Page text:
Stop multitasking

It's difficult to work from home, and since research shows that the average parent is interrupted every three minutes by their children, it seems pointless to try. Senior says one key to happiness at home is to draw a clear line between work and play.

"The nature of work has changed so that we are now working all the time. There are no boundaries between our living room and our office, so it's much harder to luxuriate in your children," Senior says. "You are perversely perceiving your children as disruptive to checking your email instead of your email as disruptive to your time with your children."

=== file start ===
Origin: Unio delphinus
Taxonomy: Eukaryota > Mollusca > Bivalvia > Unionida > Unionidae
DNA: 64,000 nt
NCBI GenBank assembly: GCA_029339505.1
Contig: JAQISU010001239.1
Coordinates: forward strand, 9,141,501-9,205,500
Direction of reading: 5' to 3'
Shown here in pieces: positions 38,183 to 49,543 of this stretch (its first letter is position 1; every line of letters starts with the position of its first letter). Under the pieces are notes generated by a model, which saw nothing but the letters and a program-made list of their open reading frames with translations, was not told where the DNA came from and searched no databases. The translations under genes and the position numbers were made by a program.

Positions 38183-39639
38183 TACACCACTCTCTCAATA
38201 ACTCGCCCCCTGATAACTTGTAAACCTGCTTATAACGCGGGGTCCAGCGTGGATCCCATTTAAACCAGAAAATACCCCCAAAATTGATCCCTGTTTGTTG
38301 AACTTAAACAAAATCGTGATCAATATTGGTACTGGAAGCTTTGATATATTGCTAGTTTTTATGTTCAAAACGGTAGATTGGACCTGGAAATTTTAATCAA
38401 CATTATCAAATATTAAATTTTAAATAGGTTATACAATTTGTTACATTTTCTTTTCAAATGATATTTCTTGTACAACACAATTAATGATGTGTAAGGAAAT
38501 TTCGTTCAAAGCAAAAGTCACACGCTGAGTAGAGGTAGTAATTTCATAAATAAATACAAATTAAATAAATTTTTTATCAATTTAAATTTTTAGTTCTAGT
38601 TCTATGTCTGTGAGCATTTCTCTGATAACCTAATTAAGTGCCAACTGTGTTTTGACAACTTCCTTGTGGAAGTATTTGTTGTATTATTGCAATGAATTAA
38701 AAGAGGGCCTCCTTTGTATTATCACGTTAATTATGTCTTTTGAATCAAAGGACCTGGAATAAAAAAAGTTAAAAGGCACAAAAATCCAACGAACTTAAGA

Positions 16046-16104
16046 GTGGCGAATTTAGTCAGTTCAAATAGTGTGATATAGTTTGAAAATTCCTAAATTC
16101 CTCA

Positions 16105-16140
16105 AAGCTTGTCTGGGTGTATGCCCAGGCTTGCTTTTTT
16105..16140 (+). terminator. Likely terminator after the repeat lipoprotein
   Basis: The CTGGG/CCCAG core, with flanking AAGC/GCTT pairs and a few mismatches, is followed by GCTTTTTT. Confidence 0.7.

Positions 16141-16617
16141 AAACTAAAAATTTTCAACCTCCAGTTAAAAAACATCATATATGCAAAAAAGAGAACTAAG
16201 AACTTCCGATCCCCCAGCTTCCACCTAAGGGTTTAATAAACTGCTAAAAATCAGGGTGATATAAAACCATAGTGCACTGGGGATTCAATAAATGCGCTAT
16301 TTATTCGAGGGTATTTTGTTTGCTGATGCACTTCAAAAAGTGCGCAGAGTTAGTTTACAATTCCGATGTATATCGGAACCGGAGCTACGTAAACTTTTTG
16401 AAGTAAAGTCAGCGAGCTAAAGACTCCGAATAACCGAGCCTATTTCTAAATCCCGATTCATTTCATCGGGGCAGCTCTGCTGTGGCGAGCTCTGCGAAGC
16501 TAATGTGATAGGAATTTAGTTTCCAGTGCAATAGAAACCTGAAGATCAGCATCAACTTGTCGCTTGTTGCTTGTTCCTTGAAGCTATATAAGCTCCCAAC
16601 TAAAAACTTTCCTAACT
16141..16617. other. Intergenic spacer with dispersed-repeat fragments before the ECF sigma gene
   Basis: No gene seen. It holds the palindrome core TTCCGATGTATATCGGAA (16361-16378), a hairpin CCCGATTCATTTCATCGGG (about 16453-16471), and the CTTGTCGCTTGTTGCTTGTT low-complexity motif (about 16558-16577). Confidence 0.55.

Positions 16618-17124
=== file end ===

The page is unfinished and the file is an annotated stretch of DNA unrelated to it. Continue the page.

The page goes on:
Establish a time to log off and focus on your family. "Setting up the expectation you are going to be answering emails all evening makes parenting less fun because your attention is fractured," Senior says.

Loosen up

We're so used to buttoning up and conforming to social norms, Senior says, but as every parent knows, little children have no such behavioral censors. Why not join them? Being a parent gives you the perfect excuse to lighten up. Sing silly songs. Make up crazy voices. Dance around. Tell jokes. Poke and tickle.

"The great thing about little kids is they really don't judge and they don't bear grudges," Senior says. "They're an uncorked streaming crazy id, and you're allowed to be that too. How fun is that?"

Add your comment:
Advertisement

More »Latest Articles & Blog Posts

Zucchini Recipes: Ways to Incorporate Veggies Into Your Diet

Zucchini Recipes: Ways to Incorporate Veggies Into Your Diet